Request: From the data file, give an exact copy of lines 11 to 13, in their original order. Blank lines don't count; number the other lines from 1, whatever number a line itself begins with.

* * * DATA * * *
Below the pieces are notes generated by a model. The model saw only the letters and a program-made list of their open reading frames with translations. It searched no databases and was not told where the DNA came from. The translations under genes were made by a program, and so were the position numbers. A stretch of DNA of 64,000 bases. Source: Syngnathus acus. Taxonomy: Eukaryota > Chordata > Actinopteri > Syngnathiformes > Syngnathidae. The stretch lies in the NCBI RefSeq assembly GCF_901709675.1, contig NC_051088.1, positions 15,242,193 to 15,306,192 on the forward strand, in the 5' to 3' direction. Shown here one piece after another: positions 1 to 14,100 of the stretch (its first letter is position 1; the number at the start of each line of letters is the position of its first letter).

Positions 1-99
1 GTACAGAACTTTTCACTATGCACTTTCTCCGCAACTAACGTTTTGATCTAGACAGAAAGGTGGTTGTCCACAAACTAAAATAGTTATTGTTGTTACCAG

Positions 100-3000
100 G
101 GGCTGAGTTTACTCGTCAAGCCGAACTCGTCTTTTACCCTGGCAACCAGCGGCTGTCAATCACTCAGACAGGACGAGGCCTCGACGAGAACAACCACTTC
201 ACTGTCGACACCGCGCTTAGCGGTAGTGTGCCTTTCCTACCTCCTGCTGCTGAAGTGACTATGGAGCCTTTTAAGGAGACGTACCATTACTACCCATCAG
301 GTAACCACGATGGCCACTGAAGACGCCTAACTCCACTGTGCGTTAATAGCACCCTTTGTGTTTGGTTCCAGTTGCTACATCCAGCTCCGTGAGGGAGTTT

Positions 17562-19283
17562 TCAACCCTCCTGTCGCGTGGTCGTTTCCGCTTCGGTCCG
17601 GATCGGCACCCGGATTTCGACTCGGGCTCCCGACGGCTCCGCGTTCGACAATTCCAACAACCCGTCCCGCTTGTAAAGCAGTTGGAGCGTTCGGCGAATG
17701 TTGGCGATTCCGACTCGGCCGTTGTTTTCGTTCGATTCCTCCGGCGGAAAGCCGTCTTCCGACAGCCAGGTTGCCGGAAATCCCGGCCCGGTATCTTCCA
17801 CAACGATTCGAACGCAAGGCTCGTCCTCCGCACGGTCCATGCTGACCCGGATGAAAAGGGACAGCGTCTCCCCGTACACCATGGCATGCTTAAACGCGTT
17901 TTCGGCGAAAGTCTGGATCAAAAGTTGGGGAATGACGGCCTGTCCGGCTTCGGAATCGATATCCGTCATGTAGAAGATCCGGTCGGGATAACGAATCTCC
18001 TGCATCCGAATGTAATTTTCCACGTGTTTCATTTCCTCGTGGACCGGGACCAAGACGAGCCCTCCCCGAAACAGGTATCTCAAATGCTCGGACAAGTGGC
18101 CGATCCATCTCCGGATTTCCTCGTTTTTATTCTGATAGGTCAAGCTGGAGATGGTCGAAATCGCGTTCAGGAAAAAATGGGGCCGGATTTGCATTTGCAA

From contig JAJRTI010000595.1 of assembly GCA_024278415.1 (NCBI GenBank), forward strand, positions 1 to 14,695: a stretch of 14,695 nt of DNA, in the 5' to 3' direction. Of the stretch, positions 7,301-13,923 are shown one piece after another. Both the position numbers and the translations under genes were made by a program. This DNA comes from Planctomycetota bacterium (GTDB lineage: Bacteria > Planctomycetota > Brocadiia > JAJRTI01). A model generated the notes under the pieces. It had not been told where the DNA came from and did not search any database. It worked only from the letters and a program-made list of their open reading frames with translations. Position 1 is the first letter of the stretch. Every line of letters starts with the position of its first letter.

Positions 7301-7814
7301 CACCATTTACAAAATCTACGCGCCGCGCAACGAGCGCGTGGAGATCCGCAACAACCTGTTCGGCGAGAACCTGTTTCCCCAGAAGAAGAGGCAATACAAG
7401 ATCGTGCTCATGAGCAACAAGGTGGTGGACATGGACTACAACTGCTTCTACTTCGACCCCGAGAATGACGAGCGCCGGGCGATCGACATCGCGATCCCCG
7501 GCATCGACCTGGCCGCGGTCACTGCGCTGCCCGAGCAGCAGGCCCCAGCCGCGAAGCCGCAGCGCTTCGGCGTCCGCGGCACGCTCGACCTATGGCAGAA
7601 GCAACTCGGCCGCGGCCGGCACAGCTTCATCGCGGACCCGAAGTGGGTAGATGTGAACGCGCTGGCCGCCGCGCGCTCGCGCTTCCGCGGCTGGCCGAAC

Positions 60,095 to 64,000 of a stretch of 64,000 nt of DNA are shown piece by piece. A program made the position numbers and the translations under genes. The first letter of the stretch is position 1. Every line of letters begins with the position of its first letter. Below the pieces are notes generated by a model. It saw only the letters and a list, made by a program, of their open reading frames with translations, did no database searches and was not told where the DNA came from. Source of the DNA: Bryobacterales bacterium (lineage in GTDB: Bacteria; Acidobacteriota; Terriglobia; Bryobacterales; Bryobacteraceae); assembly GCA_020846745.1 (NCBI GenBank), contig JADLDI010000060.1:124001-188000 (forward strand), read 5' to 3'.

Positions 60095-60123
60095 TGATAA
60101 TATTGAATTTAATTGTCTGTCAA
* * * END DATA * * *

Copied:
17601 GATCGGCACCCGGATTTCGACTCGGGCTCCCGACGGCTCCGCGTTCGACAATTCCAACAACCCGTCCCGCTTGTAAAGCAGTTGGAGCGTTCGGCGAATG
17701 TTGGCGATTCCGACTCGGCCGTTGTTTTCGTTCGATTCCTCCGGCGGAAAGCCGTCTTCCGACAGCCAGGTTGCCGGAAATCCCGGCCCGGTATCTTCCA
17801 CAACGATTCGAACGCAAGGCTCGTCCTCCGCACGGTCCATGCTGACCCGGATGAAAAGGGACAGCGTCTCCCCGTACACCATGGCATGCTTAAACGCGTT